lipid-enriched semi-purified diet. Lipids 2007; 42:135–


96. Toomey S, Harhen B, Roche H, et al. Profound resolutions

of early atherosclerosis with conjugated linoleic acid.

Atherosclerosis 2006; 187:40–49.

97. Nakamura Y, Flintoff-Dye N, Omaye ST. Conjugated

linoleic acid modulation of risk factors associated with

atherosclerosis. Nutr Metab 2008; 5:22.

98. Kennedy A, Overman A, LaPoint K, et al. Conjugated

linoleic acid-mediated inflammation and insulin resistance

in human adipocytes are attenuated by resveratrol. J Lipid

Res 2009; 50:225–232.

99. Purushotham A, Wendel AA, Liu L, et al. Maintenance of

adiponectin attenuates insulin resistance induced by dietary

conjugated linoleic acid in mice. J Lipid Res 2007;


100. Liu LF, Clipstone, N. Prostaglandin F2alpha inhibits

adipocyte differentiation via a Gq-calcium-calcineurindependent

signaling pathway. J Cell Biochem 2007; 100:161–


101. Steck SE, Chalecki AM, Miller P, et al. Conjugated linoleic

acid supplementation for twelve weeks increases lean body

mass in obese humans. J Nutr 2007; 137:1188–1193.

102. Moloney F, Yeow TP, Mullen A, et al. Conjugated linoleic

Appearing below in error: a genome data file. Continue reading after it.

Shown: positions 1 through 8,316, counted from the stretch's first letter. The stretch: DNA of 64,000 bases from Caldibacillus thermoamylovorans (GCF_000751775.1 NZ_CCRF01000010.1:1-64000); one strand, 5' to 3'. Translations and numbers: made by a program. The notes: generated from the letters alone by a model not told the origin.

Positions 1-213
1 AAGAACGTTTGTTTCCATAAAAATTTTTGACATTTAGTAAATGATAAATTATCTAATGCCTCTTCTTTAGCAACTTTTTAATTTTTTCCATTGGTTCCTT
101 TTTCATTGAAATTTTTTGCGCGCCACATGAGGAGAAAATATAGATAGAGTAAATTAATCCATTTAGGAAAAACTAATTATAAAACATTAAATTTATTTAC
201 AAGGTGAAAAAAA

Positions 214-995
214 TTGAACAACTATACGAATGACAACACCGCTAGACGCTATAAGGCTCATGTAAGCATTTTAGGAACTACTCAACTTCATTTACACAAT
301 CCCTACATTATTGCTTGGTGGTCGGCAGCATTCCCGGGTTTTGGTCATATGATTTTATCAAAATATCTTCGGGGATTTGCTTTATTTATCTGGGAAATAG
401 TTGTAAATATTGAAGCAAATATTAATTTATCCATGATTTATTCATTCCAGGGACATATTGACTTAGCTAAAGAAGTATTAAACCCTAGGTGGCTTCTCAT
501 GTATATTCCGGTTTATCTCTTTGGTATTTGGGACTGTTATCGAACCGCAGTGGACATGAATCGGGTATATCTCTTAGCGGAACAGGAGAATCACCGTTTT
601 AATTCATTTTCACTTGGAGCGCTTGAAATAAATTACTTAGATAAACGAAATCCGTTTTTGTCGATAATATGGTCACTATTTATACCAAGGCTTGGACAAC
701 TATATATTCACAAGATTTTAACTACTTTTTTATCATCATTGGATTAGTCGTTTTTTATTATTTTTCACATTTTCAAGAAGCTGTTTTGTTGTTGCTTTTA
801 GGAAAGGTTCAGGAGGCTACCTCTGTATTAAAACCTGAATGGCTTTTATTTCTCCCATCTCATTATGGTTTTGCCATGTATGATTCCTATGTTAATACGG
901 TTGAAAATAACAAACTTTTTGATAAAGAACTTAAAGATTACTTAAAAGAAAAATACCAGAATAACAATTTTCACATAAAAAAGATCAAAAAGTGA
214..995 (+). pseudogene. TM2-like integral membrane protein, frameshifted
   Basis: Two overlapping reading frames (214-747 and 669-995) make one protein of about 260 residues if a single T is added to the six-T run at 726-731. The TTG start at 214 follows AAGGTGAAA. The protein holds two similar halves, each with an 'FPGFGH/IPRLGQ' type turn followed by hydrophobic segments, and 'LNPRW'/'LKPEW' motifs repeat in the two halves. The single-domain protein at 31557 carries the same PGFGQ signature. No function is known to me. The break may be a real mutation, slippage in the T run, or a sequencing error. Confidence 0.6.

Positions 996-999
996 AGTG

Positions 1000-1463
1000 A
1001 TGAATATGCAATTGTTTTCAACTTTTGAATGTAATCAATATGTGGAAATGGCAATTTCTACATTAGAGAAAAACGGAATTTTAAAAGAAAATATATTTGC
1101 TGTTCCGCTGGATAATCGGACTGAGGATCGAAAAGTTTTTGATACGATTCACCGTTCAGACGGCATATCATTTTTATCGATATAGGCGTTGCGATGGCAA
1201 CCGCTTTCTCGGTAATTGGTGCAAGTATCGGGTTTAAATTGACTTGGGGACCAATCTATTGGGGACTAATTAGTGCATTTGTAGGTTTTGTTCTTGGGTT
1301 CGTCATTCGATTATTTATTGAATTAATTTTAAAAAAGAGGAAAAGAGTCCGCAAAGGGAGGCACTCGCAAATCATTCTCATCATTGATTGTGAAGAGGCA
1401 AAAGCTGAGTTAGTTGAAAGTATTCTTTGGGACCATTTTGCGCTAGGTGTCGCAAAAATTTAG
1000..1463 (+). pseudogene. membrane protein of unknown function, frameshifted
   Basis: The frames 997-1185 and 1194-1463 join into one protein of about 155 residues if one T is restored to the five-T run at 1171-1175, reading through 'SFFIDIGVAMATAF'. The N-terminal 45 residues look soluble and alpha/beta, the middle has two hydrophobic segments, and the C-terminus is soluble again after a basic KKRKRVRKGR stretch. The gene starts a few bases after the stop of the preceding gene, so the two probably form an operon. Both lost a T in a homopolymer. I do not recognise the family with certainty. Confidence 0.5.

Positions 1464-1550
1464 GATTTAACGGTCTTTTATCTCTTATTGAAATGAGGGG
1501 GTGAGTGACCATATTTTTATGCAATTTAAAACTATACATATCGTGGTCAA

acid supplementation, insulin sensitivity, and lipoprotein

metabolism in patients with type 2 diabetes mellitus. Am J

Clin Nutr 2004; 80:887–895.

103. Ris´erus U, Arner P, Brismar K, et al. Treatment with dietary

trans10cis12 conjugated linoleic acid causes isomer-specific

insulin resistance in obese men with the metabolic syndrome.

Diabetes Care 2002; 25:1516–1521.

104. Thrush AB, Chabowski, A, Heigenhauser GJ, et al. Conjugated

linoleic acid increases skeletal muscle ceramide content

and decreases insulin sensitivity in overweight, nondiabetic

humans. Appl Physiol Nutr Metab 2007; 32:372–


105. AhnIS, Choi BH,HaJH, et al. Isomer-specific effect of conjugated

linoleic acid on inflammatory adipokines associated

with fat accumulation in 3T3-L1 adipocytes. J Med Food

2006; 9:307–312.

106. P´erez-Matute P, Marti A, Mart´ınez JA, et al. Conjugated

linoleic acid inhibits glucose metabolism, leptin and

adiponectin secretion in primary cultured rat adipocytes.

Mol Cell Endocrinol 2007; 268:50–58.

107. Halade GV, Rahman MM, Fernandes G. Effect of CLA isomers

and their mixture on aging C57BL/6J mice. Eur J Nutr

2009; 48:409–418.